Oak Harbor molestation suspect was previously investigated by the FBI

An Oak Harbor man who was investigated by the FBI years ago for allegedly sexually assaulting children was recently charged with trying to molest an Oak Harbor girl, according to court documents.

Douglas R. Duenwald, 69, pleaded not guilty in Island County Superior Court Oct. 23 to attempted child molestation in the first degree and unlawful possession of a firearm.

Duenwald was released from jail after he posted a property bail bond in October.

Detective Jonathon Villanueva with the Island County Sheriff’s Office started investigating the case in September after a woman reported that her 4-year-old daughter inadvertently disclosed allegations that Duenwald molested her, according to the detective’s report.

Duenwald was a family friend and the husband of the family’s babysitter.

Villanueva discovered that similar allegations were previously made against Duenwald.

In 1995, police responded to a report that Duenwald was with a group of underage girls at a Whidbey beach and was taking photos of one of them in “questionable positions,” the report states.

The five girls were headed with Duenwald to his van when the police intervened.

Duenwald allegedly told a detective that he had “uncontrollable urges to sexually exploit pre-pubescent females,” the report states.

In search of his house, investigators found a duffel bag containing rope, ladies’ undergarments and a mask with no eye holes.

Prosecutors charged Duenwald in Island County Superior Court in 1996 with communicating with a minor for immoral purposes.

Duenwald received a deferred prosecution, meaning the charge was dismissed after he completed the terms of the deal.

Duenwald was assessed by a clinical psychologist at the time who concluded that Duenwald’s “history is one of the most perverse this Evaluator has encountered in 15 years of working nearly full-time with this population.”

The psychologist wrote that Duenwald’s contact with children should be “severely restricted and closely watched.”

In 1997, the prosecutor’s office received a letter from the U.S. Department of Justice saying that the FBI was investigating allegations that Duenwald sexually abused children in Hawaii.

Duenwald was indicted in 2001 on two counts of first-degree sexual assault stemming from allegations that Duenwald “had sexually molested as many as six children ranging from two to six years old in an Army Medical Center housing complex.”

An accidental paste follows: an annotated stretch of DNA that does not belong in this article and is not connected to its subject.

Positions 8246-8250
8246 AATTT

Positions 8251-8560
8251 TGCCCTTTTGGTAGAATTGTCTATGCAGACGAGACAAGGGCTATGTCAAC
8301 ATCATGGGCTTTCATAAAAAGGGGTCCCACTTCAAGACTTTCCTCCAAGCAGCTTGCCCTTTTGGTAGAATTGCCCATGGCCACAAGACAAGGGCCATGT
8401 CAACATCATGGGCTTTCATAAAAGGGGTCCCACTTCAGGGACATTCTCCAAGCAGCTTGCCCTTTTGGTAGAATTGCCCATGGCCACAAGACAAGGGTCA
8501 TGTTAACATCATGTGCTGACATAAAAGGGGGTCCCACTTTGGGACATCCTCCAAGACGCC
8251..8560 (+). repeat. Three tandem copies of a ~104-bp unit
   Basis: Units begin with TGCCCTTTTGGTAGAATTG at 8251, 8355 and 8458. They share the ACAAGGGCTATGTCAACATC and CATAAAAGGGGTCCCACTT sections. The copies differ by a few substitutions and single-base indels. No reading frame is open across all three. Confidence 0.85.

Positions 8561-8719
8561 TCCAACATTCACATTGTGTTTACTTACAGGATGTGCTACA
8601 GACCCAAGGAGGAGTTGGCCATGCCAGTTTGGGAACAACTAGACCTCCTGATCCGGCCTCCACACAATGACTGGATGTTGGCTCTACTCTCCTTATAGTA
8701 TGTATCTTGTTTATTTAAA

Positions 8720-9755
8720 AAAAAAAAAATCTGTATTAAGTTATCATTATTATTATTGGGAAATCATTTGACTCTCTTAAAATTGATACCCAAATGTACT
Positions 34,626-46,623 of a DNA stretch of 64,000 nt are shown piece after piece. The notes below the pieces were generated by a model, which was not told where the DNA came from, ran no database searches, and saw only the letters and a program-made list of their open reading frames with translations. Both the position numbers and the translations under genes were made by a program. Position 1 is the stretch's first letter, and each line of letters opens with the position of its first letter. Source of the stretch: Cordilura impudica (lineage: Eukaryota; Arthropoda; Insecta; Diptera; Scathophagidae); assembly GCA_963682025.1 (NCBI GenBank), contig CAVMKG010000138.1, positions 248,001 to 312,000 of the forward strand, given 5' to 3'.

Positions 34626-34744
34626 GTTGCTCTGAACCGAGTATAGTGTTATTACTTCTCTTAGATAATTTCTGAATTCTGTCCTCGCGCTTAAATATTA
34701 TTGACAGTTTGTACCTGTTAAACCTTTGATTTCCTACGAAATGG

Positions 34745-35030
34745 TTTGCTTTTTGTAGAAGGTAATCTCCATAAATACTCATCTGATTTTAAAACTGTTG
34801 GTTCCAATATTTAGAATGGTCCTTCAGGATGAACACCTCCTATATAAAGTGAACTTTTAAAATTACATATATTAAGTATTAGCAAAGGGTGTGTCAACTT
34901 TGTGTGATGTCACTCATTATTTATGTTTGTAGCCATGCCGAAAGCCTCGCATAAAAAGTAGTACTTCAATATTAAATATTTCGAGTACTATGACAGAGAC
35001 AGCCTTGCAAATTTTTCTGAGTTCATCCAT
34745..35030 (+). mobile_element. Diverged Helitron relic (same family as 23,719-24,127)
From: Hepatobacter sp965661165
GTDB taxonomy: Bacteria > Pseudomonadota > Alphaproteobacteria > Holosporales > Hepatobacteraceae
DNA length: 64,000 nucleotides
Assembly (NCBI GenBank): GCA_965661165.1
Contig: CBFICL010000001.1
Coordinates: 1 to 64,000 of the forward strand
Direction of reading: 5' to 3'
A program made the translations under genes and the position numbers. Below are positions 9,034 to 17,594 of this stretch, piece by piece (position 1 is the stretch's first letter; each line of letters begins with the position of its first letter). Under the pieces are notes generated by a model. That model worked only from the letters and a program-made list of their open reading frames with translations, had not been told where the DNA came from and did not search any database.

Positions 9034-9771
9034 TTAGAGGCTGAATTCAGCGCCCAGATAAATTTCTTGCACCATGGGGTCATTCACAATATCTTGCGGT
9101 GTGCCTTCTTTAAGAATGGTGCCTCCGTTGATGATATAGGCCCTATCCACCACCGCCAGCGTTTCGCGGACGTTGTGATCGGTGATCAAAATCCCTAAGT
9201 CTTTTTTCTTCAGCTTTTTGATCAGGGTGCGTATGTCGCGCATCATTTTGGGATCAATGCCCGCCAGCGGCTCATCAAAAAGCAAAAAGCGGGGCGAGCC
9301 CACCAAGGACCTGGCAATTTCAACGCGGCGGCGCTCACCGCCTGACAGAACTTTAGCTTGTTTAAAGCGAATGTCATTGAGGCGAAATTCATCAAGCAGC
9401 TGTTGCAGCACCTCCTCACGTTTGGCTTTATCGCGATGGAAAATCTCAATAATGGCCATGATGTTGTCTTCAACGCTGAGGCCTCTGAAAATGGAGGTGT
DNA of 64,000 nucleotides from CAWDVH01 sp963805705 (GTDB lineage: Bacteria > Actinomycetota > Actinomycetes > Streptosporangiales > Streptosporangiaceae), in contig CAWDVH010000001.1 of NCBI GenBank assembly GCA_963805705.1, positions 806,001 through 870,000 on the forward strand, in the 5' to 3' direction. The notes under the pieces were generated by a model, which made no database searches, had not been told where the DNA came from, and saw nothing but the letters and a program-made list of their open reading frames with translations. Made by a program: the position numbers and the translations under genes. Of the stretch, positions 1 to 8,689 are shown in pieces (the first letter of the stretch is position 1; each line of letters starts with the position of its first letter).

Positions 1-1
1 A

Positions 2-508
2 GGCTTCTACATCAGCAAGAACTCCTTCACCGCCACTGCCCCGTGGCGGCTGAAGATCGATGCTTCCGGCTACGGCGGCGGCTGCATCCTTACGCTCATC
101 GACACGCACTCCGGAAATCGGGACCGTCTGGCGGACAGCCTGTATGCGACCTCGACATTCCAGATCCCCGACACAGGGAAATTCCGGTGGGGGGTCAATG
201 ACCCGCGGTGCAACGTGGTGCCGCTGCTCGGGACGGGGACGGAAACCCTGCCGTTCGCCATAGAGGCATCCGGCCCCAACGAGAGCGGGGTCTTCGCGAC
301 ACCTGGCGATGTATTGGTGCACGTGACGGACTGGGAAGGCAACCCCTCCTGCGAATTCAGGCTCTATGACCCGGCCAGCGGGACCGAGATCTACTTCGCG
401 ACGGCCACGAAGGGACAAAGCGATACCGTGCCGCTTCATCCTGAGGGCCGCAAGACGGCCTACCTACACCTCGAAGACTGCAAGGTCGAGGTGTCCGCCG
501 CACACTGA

His wife at the time was stationed in Hawaii.

In that case, Duenwald was convicted of assault in the second degree; the charge was not a sex crime so he didn’t need to register as a sex offender.

If convicted of the charges against him, Duenwald would face from 42.75 to 56.25 months in prison under the standard sentence range.

More in News

Man who burned down two homes pleads guilty to lesser charge

A man who started a fire that burned down two homes on… Continue reading

Historical society to lead presentation about Gabelein family history

Pick up a local phone book. Thumb to the page with the… Continue reading

Van driver accused of ramming pickup truck

The driver of a van is accused of chasing down a car… Continue reading

South End getting first drug treatment center

Freeland will soon be home to the first medicaid-funded substance use disorder… Continue reading

Langley man airlifted after rollover crash

A Langley resident was airlifted for treatment after rolling his 1995 Ford… Continue reading

Knox Shannon, 8, looks out the window of his new bedroom in the house built by Habitat for Humanity. Island County is set to implement fee changes that would result in savings for the organization, and other developers, in the plan review stage of receiving building permits. Photo by Patricia Guthrie/ Whidbey News-Times
New building permit fees should reduce costs in county

The Board of Island County Commissioners is set to vote on building… Continue reading

Laura Guido/Whidbey News Group
                                The Kettles trails were acquired by Island County in 1996 using funds from the conservation futures program. The county is now accepting applications for the 2018 award cycle, but a low fund balance may limit the acceptance of new projects.
No guarantees for awarding of conservation futures funds

The Island County Conservation Futures Program is now accepting applications from eligible… Continue reading

No injuries in pair of crashes

Two car crashes on Wednesday in Clinton did not result in any… Continue reading

Firefighter stops chicken coop fire, helps save Langley home

A quick response by a local firefighter may have helped save a… Continue reading

Most Read